15-359 Probability and Computing (SPRING 13), 12 Units
CLASS: Tu/Th 10:30 - 12:00 in GHC 4307
RECITATION A: F 10:30 - 11:30 in WEAN 5302
RECITATION B: F 11:30 - 12:30 in WEAN 5302
Probability theory has become indispensable in computer science. In
areas such as artificial intelligence and computer science theory,
probabilistic methods and ideas based on randomization are central.
In areas such as networks and systems, probability is
necessary to model variability in the arrival process and service
requirements of jobs, so that we can understand how delay increases with increasing load, predict necessary buffer sizes, determine the appropriate number of servers in a data center, and so on.
This course gives
an introduction to probability as it is used in computer science
theory and practice, drawing on applications and current research
developments as motivation and context. We will cover basic probability including discrete and continuous random variables, expectations, higher moments, Laplace and z-transforms, and joint distributions. We will also cover many advanced topics including combinatorial
probability and random graphs, heavy tail distributions, concentration
inequalities, randomized algorithms, sampling random variables
and computer simulation, discrete Markov chains and continuous-time Markov chains and their many
applications, elementary queueing theory and a look at its use in modeling the web, routers, data centers, networking protocols and more.
The course will assume some very elementary familiarity with 3D calculus and linear algebra.
This class assumes no prior Probability/Statistics classes, and will
satisfy the Computer Science Probability/Statistics requirement.
- Monday 2:30 p.m. - 3:30 p.m. (Terry -- Wean 8120)
- Tuesday 5:30 p.m. - 6:30 p.m. (Mor -- GHC 7207)
- Wednesday 4:00 p.m. - 5:00 p.m. (Victor -- GHC 7719)
- Wednesday 6:00 p.m. - 7:00 p.m. (Adrian -- GHC 4th floor TA room)
- Thursday 4 p.m. - 5:30 p.m. (Adrian -- GHC 4th floor TA room)
- Friday 2:30 p.m. - 3:30 p.m. (Terry -- Wean 8120)
- Weekly homework -- worth 35% combined.
- Midterm 1 -- worth 15%.
- Midterm 2 -- worth 15%.
- Random quizzes -- worth 10% combined. Lowest quiz is dropped. You will typically receive a warning about the quiz during the prior lecture.
- Final -- worth 25%.
TURNING IN HOMEWORK AND LATENESS POLICY:
Homework will be due each week on Friday prior to recitation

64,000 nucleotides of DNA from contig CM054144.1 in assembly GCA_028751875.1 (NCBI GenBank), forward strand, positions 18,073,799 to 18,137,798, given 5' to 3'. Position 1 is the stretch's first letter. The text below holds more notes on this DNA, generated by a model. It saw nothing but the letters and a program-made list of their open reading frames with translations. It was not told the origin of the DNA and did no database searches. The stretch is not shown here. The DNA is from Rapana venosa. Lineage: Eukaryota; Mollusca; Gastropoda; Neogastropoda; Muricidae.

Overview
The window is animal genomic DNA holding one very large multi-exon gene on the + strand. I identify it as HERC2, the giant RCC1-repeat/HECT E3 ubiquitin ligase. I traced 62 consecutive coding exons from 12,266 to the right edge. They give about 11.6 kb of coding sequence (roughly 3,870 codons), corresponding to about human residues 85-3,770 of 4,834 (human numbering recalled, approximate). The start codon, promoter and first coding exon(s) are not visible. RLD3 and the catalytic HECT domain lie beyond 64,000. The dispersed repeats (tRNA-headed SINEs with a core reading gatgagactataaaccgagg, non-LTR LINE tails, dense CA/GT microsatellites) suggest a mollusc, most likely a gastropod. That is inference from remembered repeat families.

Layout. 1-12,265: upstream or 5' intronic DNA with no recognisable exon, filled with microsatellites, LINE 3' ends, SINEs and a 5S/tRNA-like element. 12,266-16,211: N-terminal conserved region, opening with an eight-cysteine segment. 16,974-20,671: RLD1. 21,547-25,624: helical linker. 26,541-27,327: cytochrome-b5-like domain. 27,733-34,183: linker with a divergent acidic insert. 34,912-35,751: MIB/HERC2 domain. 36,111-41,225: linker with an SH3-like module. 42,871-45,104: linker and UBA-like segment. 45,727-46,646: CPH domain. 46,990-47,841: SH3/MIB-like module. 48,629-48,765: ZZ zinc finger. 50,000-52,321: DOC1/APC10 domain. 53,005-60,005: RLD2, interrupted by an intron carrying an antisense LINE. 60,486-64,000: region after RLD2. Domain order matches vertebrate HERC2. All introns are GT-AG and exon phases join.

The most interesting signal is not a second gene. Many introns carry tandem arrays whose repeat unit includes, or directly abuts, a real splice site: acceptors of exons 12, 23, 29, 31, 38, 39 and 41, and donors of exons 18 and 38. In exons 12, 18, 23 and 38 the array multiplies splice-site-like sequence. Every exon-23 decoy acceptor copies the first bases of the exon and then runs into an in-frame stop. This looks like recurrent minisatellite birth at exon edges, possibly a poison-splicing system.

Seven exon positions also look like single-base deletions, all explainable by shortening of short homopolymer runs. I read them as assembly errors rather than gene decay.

and will be returned, graded, within one week. All homework must be latexed and turned in online as a pdf file. If you need a figure, you can scan that in and include it within your latex file. Latex templates and information for turning in homework will be provided soon.
You are allowed a total of 5 late days. No more than 2 late days can be
used for each homework. It is your responsibility to deliver the late homework
to the TA. Once you have used up your 5 late days, you cannot receive any more late days, so please save these up for illnesses and interviews.
If you use an outside source (web site, book, etc.), please cite that source.
It is fine to discuss problems with others, but you need to write up
the actual homework alone. At the top of your homework sheet, please
list all the people with whom you discussed any problem.
Crediting help from other classmates will not take away any
credit from you, and will prevent us from assuming cheating if your
answers look similar to their answers. Note that the person providing answers is just as
guilty as the person receiving answers.
The above is the standard policy in all of academia.
NO LAPTOPS/CELL PHONES:
No cell phones in class. If you need to use a laptop, please sit in the back of the room, so that you do not disturb others in the class.
We expect you to take notes daily and read over your notes before class.
You should not need a text book if you do this.
There will eventually be a text book available covering class material, but the book is not out yet (maybe mid-February).
In the meantime, if you really want a book, a highly readable text is Introduction to Probability Models
by Dimitri P. Bertsekas and John N. Tsitsiklis, Athena Scientific, copyright 2008, 2nd edition.